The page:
Six degrees of separation is the idea that all living things and everything else in the world are six or fewer steps away from each other. That has absolutely nothing to do with this but it makes for a good title! There are many ways to design an intersection to accommodate pedestrians, cyclists and vehicles. There are certainly more than six configurations of protected intersection, but those shown below, may constitute the most common types. What kind of facility would you feel safest riding through?
Option One is the unseparated intersection, cyclists are brought back on-street at the intersection. This reduces conflicts between pedestrians and cyclists, however, it puts cyclists, potentially less confident, young, or old cyclists, back in close proximity to vehicles, reducing their sense of safety and potentially discouraging cycling when compared with the other options. This design can work with reduce buffers on either side of the bike path and potentially no buffer between the bike path and sidewalk. As cyclists are forced back on-street to somewhat mix with traffic, it cannot be considered a truly all ages and abilities facility.
Option Two brings cyclists and pedestrians together at the intersection in a shared mixing area. This is easy to design, but there is no clear right-of-way, thus there is greater conflict, and this design is reliant on pedestrians and cyclists to be aware, make eye contact with each other, and generally be courteous to their fellow humans. As the pedestrians and cyclists share the same area, this design can also work in constrained spaces as it does not require any separation between sidewalk and bike path.
Option Three sees different areas marked out for pedestrians and cyclists by surface treatment, typically with the cyclist areas using asphalt, and the pedestrian areas in concrete. This helps delineate the space where each should be, and zebra crossing markings across the bike path clearly indicate that the cyclist must yield to the pedestrian crossing.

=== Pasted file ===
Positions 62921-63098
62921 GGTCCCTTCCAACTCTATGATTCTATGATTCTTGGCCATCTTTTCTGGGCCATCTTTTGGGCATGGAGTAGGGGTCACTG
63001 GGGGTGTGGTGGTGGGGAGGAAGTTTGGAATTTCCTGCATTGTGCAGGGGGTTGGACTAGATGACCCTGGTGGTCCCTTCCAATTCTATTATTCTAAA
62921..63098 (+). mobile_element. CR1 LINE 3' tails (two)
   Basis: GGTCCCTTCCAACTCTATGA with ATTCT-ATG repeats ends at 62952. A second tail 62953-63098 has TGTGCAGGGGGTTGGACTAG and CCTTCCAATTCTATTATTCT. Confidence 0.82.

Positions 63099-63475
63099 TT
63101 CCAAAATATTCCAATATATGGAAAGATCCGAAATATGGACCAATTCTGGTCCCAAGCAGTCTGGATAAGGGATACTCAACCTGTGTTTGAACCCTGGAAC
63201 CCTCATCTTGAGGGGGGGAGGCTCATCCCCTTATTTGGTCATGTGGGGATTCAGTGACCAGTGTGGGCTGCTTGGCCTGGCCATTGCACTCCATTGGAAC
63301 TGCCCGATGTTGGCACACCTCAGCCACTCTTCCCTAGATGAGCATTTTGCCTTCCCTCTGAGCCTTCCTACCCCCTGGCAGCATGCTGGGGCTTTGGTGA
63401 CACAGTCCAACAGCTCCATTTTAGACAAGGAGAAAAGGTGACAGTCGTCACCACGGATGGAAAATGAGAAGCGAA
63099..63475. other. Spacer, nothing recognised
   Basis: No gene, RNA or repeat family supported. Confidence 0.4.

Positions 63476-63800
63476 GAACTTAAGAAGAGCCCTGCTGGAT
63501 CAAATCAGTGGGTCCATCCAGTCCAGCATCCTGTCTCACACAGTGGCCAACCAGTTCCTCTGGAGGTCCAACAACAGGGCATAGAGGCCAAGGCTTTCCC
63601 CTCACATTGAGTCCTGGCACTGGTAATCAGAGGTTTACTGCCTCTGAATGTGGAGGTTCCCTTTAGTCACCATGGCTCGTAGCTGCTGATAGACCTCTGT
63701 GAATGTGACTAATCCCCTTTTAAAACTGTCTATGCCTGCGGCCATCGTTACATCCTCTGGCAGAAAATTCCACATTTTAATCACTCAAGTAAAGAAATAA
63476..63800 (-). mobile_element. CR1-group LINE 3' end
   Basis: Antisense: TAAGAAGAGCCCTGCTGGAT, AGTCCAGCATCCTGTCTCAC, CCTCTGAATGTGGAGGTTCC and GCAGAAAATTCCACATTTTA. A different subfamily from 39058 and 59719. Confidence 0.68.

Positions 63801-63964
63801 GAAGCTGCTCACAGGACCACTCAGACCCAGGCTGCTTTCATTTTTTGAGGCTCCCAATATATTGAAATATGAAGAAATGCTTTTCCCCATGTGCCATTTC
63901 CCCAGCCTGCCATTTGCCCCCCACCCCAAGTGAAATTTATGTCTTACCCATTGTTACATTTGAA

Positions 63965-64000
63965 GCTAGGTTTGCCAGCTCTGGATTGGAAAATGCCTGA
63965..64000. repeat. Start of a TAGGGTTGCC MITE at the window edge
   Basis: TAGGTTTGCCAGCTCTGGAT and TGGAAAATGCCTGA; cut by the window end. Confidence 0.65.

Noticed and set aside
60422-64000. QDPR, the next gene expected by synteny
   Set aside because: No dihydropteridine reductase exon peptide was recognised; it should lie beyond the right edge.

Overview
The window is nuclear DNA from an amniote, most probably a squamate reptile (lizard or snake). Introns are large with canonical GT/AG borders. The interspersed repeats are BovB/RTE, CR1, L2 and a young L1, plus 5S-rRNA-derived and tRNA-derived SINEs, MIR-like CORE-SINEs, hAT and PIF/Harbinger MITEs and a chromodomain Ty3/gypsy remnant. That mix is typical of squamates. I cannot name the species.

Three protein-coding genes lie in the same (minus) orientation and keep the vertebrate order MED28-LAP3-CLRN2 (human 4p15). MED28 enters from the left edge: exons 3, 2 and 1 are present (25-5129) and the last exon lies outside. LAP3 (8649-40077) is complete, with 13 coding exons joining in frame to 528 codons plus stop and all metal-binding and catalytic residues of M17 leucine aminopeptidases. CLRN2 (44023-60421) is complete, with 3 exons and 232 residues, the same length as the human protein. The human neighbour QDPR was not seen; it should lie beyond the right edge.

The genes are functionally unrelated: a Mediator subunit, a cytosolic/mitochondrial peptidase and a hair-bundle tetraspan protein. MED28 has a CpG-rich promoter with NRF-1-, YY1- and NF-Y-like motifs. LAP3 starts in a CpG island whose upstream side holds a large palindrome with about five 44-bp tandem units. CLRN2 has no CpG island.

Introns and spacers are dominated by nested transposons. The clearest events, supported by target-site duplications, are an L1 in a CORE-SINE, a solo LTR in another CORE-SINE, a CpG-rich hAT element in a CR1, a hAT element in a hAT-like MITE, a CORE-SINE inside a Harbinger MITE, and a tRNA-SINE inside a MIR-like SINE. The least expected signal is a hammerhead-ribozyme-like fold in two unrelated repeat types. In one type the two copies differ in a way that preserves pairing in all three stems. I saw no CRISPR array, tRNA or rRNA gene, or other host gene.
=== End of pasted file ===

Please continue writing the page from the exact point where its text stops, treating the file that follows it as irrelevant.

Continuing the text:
Like Option Two, Option Three can be implemented with or without the buffer between pedestrians and cyclists if space is constrained, This is shown in Option Four below.
Option Five uses essentially the same layout as Option Three but better delineates the pedestrian and cyclist areas with changes in grade. This option does typically require a buffer between the pedestrians and cyclists to create space for sidewalk letdowns, whilst maintaining a level sidewalk around the corner.
Option Six is a refinement of Option Five, it reduces the corner curb radii from 6m to 3m to create more space for cyclists and slow down turning vehicles. It is important to maintain functionality for traffic, such tight radii may force larger vehicles to cross into the oncoming lane to make the turn. This may be acceptable on local streets with low volumes and speeds. It may also work well if there are two receiving lanes downstream of the corner. The corner protection island is reduced in area also, to create more waiting space in the corner to better manage larger cyclists volumes and allow left turning cyclists to wait out of the path of through cyclists.
Ideally when selecting a suitable configuration you would start with Option Six and work backwards until you can fit the design within the available right-of-way. Dimensions vary with the need for buffers and ability to use narrower widths of bike path and sidewalk. The table below indicates a practical range between 4.1m and 8.5m. It will be difficult to go lower without essentially combining the bike path and sidewalk into a multi-use path. It is of course possible to go higher if space and funds are available, and demand is sufficiently high to require the extra space.